Tips from the payment card industry for maintaining cloud compliance

A complex IT environment demands a complex data compliance plan. Agent-based software and other traditional approaches to compliance are products of an industry that’s been maturing for a long time, and such solutions were designed to let their owners relax as a third party managed their information. However, as virtualized storage and public and private clouds now dominate most IT strategies, the responsibility to maintain compliance in such environments is falling on IT teams – and no two organizations’ compliance needs are alike.

The payment card industry’s cloud special interest group (PCI SIG) aims to shoulder some of this responsibility, as it shares guidance and recommendations to help companies comply with PCI data security standards (DSS) as they leverage the cloud. The group released a report in 2013 outlining the state of PCI compliance on cloud infrastructure, and many of its takeaways continue to provide insight today. Below are three questions raised by the report that can help any company maintain compliance – PCI or otherwise – across environments:

Can your current compliance plan scale in a cloud environment?

Software agents, a traditional approach to antivirus protection, tend to use memory and processing resources as they function. While the amount of resources used is minor, it can add up when multiple agents are installed on multiple virtual machines (VMs) that share a host. As neither these agents nor the resources they demand were designed to scale in a cloud or entirely virtualized environment, they can create operational issues and raise overhead costs.

Does every cloud service provider observe the same compliance standards as your internal team?

One of the cloud’s greatest benefits is the freedom it grants users. Organizations can work with cloud service providers (CSPs) of their choice, and shift data, applications and servers between providers at their convenience. However, not ever CSP is certified PCI compliant – meaning it’s up to the company owning the data to obtain and maintain a PCI certification. In this instance, the company’s initial assessment of the desired CSP for its cloud project should consider the CSP’s infrastructure and processes with the same scrutiny as used on the organization’s internal environment, which can be a complicated, frequently overlooked process.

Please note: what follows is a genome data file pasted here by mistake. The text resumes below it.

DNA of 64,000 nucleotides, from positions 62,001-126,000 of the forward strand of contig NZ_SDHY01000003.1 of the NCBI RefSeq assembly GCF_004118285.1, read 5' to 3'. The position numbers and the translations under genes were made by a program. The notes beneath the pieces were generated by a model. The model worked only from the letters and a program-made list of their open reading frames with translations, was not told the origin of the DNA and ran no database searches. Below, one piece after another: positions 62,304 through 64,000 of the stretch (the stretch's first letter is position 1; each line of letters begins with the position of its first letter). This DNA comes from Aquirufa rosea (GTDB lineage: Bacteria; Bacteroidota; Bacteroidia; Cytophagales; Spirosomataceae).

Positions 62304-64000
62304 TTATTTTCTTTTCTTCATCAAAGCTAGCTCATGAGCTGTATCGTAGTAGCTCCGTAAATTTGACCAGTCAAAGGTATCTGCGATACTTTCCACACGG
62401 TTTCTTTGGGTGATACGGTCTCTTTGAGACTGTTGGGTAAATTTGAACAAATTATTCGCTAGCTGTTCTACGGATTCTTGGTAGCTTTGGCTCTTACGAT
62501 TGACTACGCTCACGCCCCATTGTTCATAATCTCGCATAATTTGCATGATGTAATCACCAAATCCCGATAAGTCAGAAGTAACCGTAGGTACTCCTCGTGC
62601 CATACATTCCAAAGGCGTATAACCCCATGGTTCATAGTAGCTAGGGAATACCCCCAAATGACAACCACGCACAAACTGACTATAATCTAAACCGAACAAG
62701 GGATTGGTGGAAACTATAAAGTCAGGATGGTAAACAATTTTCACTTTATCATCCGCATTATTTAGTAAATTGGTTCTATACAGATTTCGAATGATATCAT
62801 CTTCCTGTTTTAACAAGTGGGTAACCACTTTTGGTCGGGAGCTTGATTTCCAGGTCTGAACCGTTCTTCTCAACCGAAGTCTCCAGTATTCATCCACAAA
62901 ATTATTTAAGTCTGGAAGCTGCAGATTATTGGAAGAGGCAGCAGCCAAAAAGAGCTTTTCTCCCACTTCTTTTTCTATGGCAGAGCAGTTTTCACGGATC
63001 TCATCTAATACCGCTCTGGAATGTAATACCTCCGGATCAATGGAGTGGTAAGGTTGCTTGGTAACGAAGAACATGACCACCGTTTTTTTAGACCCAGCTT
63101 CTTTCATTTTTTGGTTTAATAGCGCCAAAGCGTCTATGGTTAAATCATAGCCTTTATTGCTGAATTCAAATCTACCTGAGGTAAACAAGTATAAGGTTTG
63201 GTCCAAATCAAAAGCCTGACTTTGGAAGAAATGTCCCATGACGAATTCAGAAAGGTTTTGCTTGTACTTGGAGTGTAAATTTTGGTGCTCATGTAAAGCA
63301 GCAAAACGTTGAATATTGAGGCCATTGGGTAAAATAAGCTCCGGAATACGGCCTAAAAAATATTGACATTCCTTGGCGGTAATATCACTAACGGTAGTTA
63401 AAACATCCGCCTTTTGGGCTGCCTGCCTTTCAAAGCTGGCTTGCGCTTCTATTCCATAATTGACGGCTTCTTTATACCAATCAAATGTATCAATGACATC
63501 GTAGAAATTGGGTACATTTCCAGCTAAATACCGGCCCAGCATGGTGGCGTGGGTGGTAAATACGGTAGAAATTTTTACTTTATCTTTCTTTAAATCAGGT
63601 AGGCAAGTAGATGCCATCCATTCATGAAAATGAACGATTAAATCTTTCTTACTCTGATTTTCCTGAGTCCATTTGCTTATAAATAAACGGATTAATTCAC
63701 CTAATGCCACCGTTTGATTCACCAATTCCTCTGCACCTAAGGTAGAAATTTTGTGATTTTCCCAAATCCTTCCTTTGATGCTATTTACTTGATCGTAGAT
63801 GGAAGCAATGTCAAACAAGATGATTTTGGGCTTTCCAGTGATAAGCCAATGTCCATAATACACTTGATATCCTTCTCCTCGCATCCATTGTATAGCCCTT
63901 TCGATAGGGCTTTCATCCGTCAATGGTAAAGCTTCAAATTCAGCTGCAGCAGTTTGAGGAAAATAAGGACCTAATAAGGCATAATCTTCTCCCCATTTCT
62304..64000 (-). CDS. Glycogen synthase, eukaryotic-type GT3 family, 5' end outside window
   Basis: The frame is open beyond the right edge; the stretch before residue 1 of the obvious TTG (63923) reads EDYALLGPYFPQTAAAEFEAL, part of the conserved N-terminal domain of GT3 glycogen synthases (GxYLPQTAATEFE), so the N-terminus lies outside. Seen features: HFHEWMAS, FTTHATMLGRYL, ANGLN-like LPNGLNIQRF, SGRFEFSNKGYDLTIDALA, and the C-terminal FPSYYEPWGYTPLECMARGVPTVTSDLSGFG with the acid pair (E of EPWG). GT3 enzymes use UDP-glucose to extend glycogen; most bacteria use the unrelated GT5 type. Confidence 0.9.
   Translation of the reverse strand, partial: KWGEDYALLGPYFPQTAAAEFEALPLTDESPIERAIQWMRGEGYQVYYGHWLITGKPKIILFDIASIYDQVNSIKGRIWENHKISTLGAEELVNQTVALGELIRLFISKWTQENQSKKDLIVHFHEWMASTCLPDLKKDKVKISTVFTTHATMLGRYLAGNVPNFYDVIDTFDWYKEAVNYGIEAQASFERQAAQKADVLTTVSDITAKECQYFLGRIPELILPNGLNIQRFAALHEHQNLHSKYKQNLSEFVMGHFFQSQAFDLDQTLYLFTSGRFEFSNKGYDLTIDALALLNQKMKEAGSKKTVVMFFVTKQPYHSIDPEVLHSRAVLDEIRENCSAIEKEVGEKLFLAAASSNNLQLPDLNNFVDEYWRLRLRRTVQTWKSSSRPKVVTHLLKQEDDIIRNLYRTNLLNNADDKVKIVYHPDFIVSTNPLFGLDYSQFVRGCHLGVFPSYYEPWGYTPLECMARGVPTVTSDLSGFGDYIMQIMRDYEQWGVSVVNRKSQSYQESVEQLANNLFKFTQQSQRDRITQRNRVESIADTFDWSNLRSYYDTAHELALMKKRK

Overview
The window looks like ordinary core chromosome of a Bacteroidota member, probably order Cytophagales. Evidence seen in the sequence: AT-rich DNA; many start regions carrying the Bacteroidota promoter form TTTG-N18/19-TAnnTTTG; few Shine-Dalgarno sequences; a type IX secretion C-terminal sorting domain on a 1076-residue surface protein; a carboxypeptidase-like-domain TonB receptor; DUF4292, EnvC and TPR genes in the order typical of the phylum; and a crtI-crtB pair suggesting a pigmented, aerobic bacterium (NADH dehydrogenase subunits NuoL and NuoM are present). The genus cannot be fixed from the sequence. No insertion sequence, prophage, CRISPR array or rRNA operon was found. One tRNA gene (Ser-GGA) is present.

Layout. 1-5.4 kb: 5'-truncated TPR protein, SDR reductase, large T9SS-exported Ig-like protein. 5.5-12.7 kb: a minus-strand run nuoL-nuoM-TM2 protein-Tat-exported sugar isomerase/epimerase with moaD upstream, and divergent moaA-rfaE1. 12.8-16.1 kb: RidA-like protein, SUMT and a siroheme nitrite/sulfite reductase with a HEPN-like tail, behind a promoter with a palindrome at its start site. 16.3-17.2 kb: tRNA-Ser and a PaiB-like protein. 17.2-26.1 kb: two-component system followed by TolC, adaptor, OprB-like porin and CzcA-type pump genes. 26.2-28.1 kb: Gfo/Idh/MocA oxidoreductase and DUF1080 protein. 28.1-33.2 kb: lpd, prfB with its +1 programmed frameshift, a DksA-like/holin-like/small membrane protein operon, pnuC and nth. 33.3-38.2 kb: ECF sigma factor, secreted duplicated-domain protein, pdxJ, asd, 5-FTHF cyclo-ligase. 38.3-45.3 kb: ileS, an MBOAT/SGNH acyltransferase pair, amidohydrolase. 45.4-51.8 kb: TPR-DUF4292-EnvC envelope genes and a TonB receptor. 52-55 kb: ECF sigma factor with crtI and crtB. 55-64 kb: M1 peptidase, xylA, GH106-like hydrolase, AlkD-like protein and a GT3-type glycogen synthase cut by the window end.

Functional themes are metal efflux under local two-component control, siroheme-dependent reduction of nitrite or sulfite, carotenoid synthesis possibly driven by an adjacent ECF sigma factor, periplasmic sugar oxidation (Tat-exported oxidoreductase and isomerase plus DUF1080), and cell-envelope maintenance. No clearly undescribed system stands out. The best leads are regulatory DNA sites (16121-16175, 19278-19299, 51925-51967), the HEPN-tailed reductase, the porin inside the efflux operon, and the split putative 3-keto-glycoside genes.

Will virtual machine activity expose your data to vulnerabilities? 

Simply put, security and monitoring solutions for virtual and cloud networks are still evolving. As VMs can be rapidly activated and deactivated, it can be difficult to maintain up-to-date security oversight in such environments. It’s critical for organizations to look inside the data stored on their VMs and ensure sensitive data is properly managed. As a result, the IT team won’t find itself activating a VM and inadvertently exposing PCI information – or any other piece of critical data.

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Andrew Hay

Andrew Hay

With over 15 years of data security experience in various roles inside organizations as well as advising them, Andrew serves as the chief information security officer at DataGravity. He is responsible for the development and delivery of the company’s comprehensive data security strategy. Prior to DataGravity, Andrew was the director of research at OpenDNS (acquired by Cisco) and the director of applied security research and chief evangelist at CloudPassage.